REFLECTION: 3 Years Since the Death of Adrienne Rich ...

I found this post I wrote for Velvet Park 3 years ago. I was devastated by the passing of Adrienne Rich.

adrienne rich

There’s a place, where I write, inside of my newly-renovated, recently hardwood-floored row-house—a staple in the central piece of gentrification that I occupy—where several arms reaches away, beside where our neighborhood drug dealer sells a host of narcotics to the white frat boys living next door to the “colored multiple shades of rotting brown” dope fiends—here, a small, brown, girl-child plays. 

What kinds of times are these?

I came to explore the wreck.

The words are purposes.

The words are maps.

I came to see the damage that was done

and the treasures that prevail.

—Adrienne Rich, “Diving into the Wreck”

She’s most likely standing, perhaps squatting, amidst trash and toys. Perhaps she’s wearing a hoodie. She’s screaming. At the top of her lungs. She has not been struck. She has not lost a thing. She is using her voice to pierce air and breech the walled barrier between us for pure, plain, preferred pleasure. Mostly hers. But also mine.

I listen. I think, “I would like to scream.”

Silence can be a plan

rigorously executed

the blueprint of a life

It is a presence

it has a history a form

Do not confuse it

with any kind of absence …

—Adrienne Rich, “Cartographies of Silence”

I’ve sat in this place, sometimes writing, sometimes pretending to write. I’ve sat here in the midst of broken dreams and promises upcycled into smart capitalist ventures and I’ve thought. I think. I’ve never screamed for pleasure - at least no pleasure of my own.

Today, I listen, I think. I would like to scream.

Today, Adrienne Rich died. Those words, impoverished, their actual meaning weighing much more heavy than one might care to imagine, hurt me.

Today, according to the LA Times, “Adrienne Rich, a pioneering feminist poet and essayist who challenged what she considered to be the myths of the American dream, has died. She was 82.”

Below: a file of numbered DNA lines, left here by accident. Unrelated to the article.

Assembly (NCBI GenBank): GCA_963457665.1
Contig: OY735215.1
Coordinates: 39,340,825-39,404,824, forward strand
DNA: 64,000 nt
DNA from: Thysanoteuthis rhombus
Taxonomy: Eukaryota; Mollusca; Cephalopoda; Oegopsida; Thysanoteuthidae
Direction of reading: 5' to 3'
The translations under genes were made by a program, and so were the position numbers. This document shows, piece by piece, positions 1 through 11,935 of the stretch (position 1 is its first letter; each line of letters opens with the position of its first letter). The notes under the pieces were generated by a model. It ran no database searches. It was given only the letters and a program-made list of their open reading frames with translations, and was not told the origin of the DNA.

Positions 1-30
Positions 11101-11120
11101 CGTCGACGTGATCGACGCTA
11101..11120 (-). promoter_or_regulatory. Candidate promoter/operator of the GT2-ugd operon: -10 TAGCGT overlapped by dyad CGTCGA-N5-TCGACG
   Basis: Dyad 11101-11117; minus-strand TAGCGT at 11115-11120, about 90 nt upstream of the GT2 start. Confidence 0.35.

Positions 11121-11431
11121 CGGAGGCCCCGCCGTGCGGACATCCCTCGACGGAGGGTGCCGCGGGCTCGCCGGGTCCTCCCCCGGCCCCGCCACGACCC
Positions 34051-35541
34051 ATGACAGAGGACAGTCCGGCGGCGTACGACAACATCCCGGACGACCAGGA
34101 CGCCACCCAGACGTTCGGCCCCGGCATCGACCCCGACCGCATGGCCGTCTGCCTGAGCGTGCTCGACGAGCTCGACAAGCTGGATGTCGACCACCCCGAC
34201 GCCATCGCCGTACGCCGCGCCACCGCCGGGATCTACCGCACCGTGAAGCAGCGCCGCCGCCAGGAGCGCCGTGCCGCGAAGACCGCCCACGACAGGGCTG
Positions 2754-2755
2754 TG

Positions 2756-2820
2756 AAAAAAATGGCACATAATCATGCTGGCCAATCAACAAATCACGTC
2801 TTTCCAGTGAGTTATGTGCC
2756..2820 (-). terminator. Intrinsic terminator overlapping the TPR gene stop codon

Today Adrienne Rich, at 82, is dead.

Today, on March 27, 2012, it can be agreed that Adrienne Rich will undoubtedly never, on this earth, in human body, write another poem, speak another word, breath another small breath in the presence of frat boys, nor dope fiends, nor you, nor I, nor small, brown, girl, children screaming for pleasure.

Today, Adrienne Rich died.

And it matters not where you sit or have sat. Nor where I was sitting. Nor who was outside. Nor whether, when it happened, they were screaming for pleasure or pain.

“…so why do I tell you

anything? Because you still listen …”

I tell you because in times like these, when all forms of media are in an uproar over everything to do with nothing, I mourn out loud and, what seems to be, alone for a woman whose thoughts, words, and basic way of being challenged and changed my life.

I tell you because in times like these, to have you read this at all, it is necessary to discuss the mega millions jackpot or black children’s varied forms of active wear, and I am not a gambler. I only want to say “Today, Adrienne Rich died.”

Today, Adrienne Rich died.

Today, Adrienne Rich died.

Today, Adrienne Rich died.

Adrienne Rich died today.

Adrienne Rich is dead.

What kinds of times are these?

I listen. I think. I would like to scream.


What Kind of Times Are These


There's a place between two stands of trees where the grass grows uphill

and the old revolutionary road breaks off into shadows

near a meeting-house abandoned by the persecuted

who disappeared into those shadows.

I've walked there picking mushrooms at the edge of dread, but don't be fooled

this isn't a Russian poem, this is not somewhere else but here,

our country moving closer to its own truth and dread,

its own ways of making people disappear.

I won't tell you where the place is, the dark mesh of the woods

meeting the unmarked strip of light—

ghost-ridden crossroads, leafmold paradise:

I know already who wants to buy it, sell it, make it disappear.

And I won't tell you where it is, so why do I tell you

anything? Because you still listen, because in times like these

to have you listen at all, it's necessary

to talk about trees.